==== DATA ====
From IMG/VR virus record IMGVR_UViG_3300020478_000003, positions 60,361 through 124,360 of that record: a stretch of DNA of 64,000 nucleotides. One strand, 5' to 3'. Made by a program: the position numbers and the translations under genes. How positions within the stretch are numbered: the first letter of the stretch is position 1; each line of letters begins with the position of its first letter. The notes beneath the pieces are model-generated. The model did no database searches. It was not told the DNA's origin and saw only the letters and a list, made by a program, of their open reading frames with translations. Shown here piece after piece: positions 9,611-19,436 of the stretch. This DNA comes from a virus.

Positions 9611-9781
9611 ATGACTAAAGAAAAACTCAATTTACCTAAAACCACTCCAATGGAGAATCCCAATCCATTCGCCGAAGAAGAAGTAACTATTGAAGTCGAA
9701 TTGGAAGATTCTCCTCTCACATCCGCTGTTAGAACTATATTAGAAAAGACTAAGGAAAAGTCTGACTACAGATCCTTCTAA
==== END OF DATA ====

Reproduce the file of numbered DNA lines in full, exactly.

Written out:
From IMG/VR virus record IMGVR_UViG_3300020478_000003, positions 60,361 through 124,360 of that record: a stretch of DNA of 64,000 nucleotides. One strand, 5' to 3'. Made by a program: the position numbers and the translations under genes. How positions within the stretch are numbered: the first letter of the stretch is position 1; each line of letters begins with the position of its first letter. The notes beneath the pieces are model-generated. The model did no database searches. It was not told the DNA's origin and saw only the letters and a list, made by a program, of their open reading frames with translations. Shown here piece after piece: positions 9,611-19,436 of the stretch. This DNA comes from a virus.

Positions 9611-9781
9611 ATGACTAAAGAAAAACTCAATTTACCTAAAACCACTCCAATGGAGAATCCCAATCCATTCGCCGAAGAAGAAGTAACTATTGAAGTCGAA
9701 TTGGAAGATTCTCCTCTCACATCCGCTGTTAGAACTATATTAGAAAAGACTAAGGAAAAGTCTGACTACAGATCCTTCTAA